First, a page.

As the east coast floods Australia faces a third consecutive La Niña year, the eastern states are bearing the brunt of the signature wet conditions with heavy rains and widespread flooding across northern Tasmania, central and northern Victoria, and southern inland New South Wales.
The extreme weather has destroyed hundreds of properties, and has also seen rescues and evacuations along the Maribyrnong River in Melbourne’s west.
Thousands are also under evacuation orders for flooding in NSW and Tasmania.
Although much of the eastern seaboard has faced the brunt of these La Niña events over the past three years, Dr Margaret Cook from the University of the Sunshine Coast says Victoria and Tasmania has faced relatively little flooding up until now.
“These heavy rains are unusual,” she says.
“Dense cloud bands have crossed the desert, carrying moisture evaporating from seas off north-west Australia. Rain has fallen across almost the entire continent in the last two weeks. Our rain events are usually regional – not national.”
These wetter-than-normal conditions are due to a combination of the ongoing La Niña event as well as a negative Indian Ocean Dipole (IOD) and positive Southern Annular Mode (SAM), all of which encourage rainfall, according to Dr Agus Santoso from the UNSW Climate Change Research Centre.
“A negative IOD tends to see higher than normal rainfall over southeastern Australia, such as Victoria”, he says.
“Extreme rainfall generating weather systems, which can occur at any times, can lead to flooding especially given the already wet conditions and saturated catchments.”
While Dr Santoso expects these conditions to weaken in the summer, many experts are concerned for the lives and homes already destroyed and at risk, particularly as many affected are underinsured or not insured at all.
East coast floods secondary impact
According to Professor Paula Jarzabkowski from the University of Queensland, “Australia [is] one of the most prone countries to secondary disasters from climate change, like flood and bushfire [and] is also one of the most under-insured of comparable economies.”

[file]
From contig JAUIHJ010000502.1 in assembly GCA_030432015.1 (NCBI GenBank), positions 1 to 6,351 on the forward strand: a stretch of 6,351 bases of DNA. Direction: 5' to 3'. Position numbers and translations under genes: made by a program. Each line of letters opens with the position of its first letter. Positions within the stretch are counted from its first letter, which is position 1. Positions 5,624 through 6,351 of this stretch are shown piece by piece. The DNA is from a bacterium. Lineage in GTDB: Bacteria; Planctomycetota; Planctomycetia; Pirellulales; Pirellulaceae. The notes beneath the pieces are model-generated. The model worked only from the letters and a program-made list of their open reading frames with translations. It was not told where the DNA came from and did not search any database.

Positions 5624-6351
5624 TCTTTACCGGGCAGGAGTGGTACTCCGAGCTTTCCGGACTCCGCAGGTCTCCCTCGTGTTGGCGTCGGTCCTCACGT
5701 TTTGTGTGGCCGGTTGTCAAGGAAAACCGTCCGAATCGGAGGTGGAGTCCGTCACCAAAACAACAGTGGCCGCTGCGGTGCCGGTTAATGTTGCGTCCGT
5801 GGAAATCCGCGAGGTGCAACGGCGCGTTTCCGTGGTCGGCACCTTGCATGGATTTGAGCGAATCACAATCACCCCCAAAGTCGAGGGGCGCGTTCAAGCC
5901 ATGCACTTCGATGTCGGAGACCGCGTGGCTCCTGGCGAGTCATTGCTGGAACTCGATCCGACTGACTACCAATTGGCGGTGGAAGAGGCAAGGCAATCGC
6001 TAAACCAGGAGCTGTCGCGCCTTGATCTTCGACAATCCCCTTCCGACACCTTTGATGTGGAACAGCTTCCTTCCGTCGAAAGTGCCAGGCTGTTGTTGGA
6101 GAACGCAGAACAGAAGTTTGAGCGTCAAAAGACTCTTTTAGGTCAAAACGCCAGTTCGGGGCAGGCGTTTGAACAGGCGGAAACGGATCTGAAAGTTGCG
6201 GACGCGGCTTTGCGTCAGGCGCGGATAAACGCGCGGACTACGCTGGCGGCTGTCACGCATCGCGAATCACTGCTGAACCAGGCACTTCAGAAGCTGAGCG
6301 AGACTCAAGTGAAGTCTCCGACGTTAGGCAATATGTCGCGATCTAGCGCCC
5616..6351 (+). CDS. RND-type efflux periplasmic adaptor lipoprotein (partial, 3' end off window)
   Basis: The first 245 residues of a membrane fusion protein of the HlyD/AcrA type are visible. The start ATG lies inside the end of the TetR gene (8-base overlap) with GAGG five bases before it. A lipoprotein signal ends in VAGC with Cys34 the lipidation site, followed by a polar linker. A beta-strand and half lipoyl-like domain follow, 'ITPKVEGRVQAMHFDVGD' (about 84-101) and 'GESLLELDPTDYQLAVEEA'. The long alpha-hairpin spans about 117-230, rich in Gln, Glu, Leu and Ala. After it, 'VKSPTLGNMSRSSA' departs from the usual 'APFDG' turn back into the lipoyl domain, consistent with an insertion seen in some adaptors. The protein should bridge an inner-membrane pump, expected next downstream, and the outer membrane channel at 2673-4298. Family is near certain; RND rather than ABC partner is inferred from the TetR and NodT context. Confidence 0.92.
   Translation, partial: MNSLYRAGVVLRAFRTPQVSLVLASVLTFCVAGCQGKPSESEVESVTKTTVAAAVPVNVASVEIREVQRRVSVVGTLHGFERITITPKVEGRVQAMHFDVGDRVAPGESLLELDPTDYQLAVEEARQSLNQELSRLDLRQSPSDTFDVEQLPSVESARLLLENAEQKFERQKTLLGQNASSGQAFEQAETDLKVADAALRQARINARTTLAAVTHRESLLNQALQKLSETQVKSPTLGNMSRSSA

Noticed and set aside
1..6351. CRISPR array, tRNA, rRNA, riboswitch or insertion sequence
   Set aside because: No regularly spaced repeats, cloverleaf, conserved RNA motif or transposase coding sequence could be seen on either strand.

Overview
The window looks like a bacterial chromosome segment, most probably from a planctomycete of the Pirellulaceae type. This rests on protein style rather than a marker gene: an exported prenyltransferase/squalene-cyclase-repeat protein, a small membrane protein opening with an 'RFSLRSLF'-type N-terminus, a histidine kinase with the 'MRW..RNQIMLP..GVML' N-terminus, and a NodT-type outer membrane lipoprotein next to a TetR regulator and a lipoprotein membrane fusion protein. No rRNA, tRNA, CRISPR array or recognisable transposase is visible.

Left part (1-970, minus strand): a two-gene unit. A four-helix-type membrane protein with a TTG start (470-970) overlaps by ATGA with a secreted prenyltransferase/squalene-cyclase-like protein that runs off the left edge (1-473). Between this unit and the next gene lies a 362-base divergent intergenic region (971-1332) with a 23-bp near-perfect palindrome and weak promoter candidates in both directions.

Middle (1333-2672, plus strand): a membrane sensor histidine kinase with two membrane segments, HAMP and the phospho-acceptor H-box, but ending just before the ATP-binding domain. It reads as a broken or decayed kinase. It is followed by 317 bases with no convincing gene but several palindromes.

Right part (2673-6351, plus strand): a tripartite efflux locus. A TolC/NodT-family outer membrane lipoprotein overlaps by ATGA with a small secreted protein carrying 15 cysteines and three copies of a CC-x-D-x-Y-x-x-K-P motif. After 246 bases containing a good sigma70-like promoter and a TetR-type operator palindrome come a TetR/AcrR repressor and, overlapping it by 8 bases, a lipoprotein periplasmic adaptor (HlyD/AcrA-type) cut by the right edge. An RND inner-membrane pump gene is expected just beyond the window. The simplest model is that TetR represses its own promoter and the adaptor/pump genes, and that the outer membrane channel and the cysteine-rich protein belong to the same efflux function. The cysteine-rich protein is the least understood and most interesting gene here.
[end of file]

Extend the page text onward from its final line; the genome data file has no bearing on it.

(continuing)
This is because, as climate change increases the likelihood of such cascading weather events, Australians also likely to see similar cascades in rising insurance costs and plummeting property value.
“Many Australians are uninsured or underinsured for flood because each time it floods, their premiums go up. At a certain level that becomes unaffordable so they take the risk of going without insurance. That’s not a risk that they as individuals can afford,” Professor Jarzabkowski says.
“Each time an uninsured property floods, society has to pay to help those people make good. At the same time, the wealth and viability of those owners to contribute economically to society is reduced.”
This spiral could lead to about one in 25 Aussie homes being uninsurable by 2030. Because of this, experts are pushing for new housing standards to future-proof Aussie homes and make them more resilient to climate change.
Until then, Dr Santoso urges Aussies to keep an eye on the alerts and predictions.
“The La Niña event is currently expected to weaken in summer. A negative IOD does not typically last beyond spring. The SAM has been in a positive phase and is expected to continue in the coming weeks. The SAM is not very predictable beyond weeks”, he says.
“Stay updated with the weather forecast, be alert and stay safe.”
Olivia Henry is Media Officer at the Australian Science Media Centre.
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